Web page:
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Life Lessons From Mark Zuckerberg’s Speech At Harvard

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By Saara Abid and Asfa Altaf:

“The challenge for our generation is creating a world where everyone has a sense of purpose” – Mark Zuckerberg

Harvard University is for the luckiest and the most astute of all humans. Going to Harvard is in itself an accomplishment – a purpose fulfilled. A purpose in self-interest, however, is no longer potent enough to perpetuate a healthy human existence. A shift towards a self-assisted purpose in the direction of human welfare is being observed these days.

Every single one of us strives towards a purpose that we hold dear. Some are able to attain their objectives, while many others end up compromising on their goals. The sad, stark reality is that not all people who are ‘able’ achieve their targets – and not all who achieve their targets are able enough.

Mark Zukerberg, in his commencement speech at Harvard, reflects on this bare reality and comes up with a pragmatic solution.

Zuckerberg makes us believe that only having a purpose in our life is not enough to change the world. We should bring out the will to pursue this purpose in everyone, and give them the freedom to change the world with their own new ideas.

‘Purpose’, according to Zuckerberg, is the feeling that we are a part of something bigger than our mere selves and that we are needed if we are to achieve something bigger and better. As he says – “There is true happiness when we are part of something big, something that accrues benefits not just to us or our immediate concerns but to life and living on the whole.”

As an example, Zuckerberg alludes to an anecdote shared by John F. Kennedy. JFK visits the NASA Space Centre and asks a janitor what he was doing. The janitor replies, “Mr President, I’m helping put a man on the moon.” This was the happiness, the contribution of a janitor – to make another man reach the moon. It was his purpose in life to make someone reach their destination.

Zuckerberg feels that many of us are not able to pursue a purpose as we lack the luxuries to do so. According to him, pursuing our true aspirations requires a comforting back-list of essentials – a stable family, healthy parents, no back-breaking loans and emotional stability – all of which, in contemporary times, are luxuries. As he meets children from juvenile detention centres, opioid addicts, illegal immigrants and many more, Zuckerberg realises the only thing missing in their lives is a purpose. If they had the freedom to pursue their purpose, their fate would have been different. This should be the prerogative of the privileged – the ones who can afford such luxuries, the ones going to Harvard or Oxford, and the ones who have enough resources to help others seek their purpose.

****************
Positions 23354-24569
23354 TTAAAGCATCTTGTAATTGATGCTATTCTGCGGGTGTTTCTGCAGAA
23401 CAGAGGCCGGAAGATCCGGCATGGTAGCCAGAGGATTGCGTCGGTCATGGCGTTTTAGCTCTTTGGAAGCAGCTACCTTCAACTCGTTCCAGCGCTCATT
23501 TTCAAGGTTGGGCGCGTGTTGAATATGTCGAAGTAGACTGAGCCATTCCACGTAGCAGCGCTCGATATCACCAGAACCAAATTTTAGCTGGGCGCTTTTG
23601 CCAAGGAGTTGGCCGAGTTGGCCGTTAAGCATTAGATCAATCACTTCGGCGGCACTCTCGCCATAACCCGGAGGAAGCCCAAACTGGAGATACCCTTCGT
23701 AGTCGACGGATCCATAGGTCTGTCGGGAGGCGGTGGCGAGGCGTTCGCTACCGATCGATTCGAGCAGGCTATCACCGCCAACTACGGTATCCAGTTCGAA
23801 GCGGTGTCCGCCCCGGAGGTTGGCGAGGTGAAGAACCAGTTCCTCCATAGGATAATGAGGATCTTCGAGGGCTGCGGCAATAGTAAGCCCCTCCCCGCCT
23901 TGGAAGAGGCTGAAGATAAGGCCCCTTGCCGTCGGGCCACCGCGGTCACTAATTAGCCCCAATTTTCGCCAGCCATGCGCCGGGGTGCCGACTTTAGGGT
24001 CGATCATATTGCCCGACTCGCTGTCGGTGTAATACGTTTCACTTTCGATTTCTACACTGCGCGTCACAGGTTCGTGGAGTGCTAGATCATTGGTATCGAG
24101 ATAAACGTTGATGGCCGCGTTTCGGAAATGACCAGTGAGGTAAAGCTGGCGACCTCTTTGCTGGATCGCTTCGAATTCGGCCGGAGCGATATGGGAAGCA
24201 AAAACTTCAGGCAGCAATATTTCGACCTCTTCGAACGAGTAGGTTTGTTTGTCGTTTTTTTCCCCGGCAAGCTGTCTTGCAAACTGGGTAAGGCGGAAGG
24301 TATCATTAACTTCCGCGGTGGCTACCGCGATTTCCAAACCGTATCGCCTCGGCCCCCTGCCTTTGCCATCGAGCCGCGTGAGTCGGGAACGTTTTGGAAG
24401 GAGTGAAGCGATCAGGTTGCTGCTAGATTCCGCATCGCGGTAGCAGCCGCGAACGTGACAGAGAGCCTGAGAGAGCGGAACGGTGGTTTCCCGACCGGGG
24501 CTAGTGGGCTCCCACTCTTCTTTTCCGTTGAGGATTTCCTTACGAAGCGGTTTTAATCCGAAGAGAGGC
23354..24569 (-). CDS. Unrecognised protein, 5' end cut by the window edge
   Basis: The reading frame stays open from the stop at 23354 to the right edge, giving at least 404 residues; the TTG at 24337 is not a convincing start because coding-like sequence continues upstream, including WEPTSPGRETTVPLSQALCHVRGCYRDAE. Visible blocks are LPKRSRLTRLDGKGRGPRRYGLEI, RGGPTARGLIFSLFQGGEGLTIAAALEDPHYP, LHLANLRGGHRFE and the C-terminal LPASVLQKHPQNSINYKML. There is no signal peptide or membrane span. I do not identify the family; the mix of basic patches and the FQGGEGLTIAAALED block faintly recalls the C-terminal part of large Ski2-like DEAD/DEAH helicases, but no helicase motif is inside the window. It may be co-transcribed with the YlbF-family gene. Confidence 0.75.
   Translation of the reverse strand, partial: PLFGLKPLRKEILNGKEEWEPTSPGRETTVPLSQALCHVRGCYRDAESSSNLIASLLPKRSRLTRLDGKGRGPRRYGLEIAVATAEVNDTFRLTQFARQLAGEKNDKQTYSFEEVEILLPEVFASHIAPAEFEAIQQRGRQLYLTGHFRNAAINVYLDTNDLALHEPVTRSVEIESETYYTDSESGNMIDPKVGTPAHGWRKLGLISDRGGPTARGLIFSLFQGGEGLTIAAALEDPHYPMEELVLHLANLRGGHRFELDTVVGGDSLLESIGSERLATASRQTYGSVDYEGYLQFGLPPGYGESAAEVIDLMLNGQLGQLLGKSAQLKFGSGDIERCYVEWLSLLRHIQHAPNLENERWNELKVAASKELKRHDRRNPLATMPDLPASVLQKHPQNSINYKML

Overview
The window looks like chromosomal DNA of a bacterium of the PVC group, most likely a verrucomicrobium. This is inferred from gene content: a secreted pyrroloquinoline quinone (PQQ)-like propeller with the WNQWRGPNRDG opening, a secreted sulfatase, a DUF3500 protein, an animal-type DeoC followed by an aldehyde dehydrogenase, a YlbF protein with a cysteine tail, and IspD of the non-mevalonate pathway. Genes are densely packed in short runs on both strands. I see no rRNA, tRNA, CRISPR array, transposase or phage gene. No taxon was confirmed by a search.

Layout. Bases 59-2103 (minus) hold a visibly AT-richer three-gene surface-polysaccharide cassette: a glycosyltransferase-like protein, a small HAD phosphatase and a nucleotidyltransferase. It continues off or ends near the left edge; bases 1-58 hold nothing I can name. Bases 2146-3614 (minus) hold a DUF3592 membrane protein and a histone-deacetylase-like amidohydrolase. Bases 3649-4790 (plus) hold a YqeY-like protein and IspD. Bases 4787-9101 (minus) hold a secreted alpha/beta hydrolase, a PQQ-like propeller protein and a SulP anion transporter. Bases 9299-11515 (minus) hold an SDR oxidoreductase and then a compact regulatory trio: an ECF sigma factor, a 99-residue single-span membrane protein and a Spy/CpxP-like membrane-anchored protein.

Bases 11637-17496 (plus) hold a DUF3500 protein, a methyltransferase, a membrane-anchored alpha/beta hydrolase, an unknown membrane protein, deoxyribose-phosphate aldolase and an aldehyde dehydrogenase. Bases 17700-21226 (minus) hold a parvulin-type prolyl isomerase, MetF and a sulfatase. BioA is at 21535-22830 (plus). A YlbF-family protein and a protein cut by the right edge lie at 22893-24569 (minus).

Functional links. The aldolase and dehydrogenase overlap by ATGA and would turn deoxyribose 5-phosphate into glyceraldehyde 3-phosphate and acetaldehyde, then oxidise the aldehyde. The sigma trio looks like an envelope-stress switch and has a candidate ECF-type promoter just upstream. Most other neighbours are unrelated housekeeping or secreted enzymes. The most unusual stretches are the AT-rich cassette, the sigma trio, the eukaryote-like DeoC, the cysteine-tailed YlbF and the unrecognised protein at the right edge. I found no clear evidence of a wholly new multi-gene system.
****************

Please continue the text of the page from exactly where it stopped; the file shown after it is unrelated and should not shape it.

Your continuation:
Thus, we need to renew our sense of purpose. Without a purpose, there’s no point in our lives. And this purpose should endear a sense of fulfilling others’ purposes too. The role of ‘equality’, through which everyone gets the freedom to pursue their own purposes, is very important here.

Ways To Pursue Your Purpose

1. Taking meaningful projects together

We can break a single stick easily, but not a bundle of sticks. A large number of people worked together to put a man on moon – be it the operator of the spaceflight or the janitor. ‘Strength’ should be our weapon and ‘purpose’ should be our aim. People should work together to solve problems easily, quickly – and this creates a sense of purpose in everyone. Everyone becomes motivated, and gets equal rights to participate in their purposes. And this makes our work/projects better and well-developed.

2. Redefining the idea of equality

There should be the freedom to pursue our own purpose. Many entrepreneurs have the easy choice of trying out a lot of things with their new ideas which bring progress all over world. As Zuckerberg remarks, “The greatest successes come from having the freedom to fail.”

Zuckerberg’s commencement address at Harvard clearly won over the hearts of many young people and inspired them in ways more than one. (Representative image)

We use economic metrics (GDP, etc.) to measure progress, which seldom present the true picture of progress. Why not explore concepts like universal basic income, so that everyone gets a chance to try out new ideas.

While teaching children at an after-school programme about entrepreneurship, product development and marketing, Zuckerberg saw that every student had the hope that one day, they would join a college to fulfill their purposes and dreams. They would also bring about change in society, by ensuring equality and freedom among the people.

3. Building communities

The belief in ‘one of us’ means that the whole world can work together to bring change. The only thing people have to do is to take a step forward and be a part of the change by building communities. By this, we can gradually end poverty, and even cure and put an end diseases, or do something worthy. In the process, we can become idols for others who will carry forward the chain of change. Coming together can help us pursue our own purposes. We can give freedom to all, new different ideas will take birth, and seeds of goodness, harmony will have their own place in society.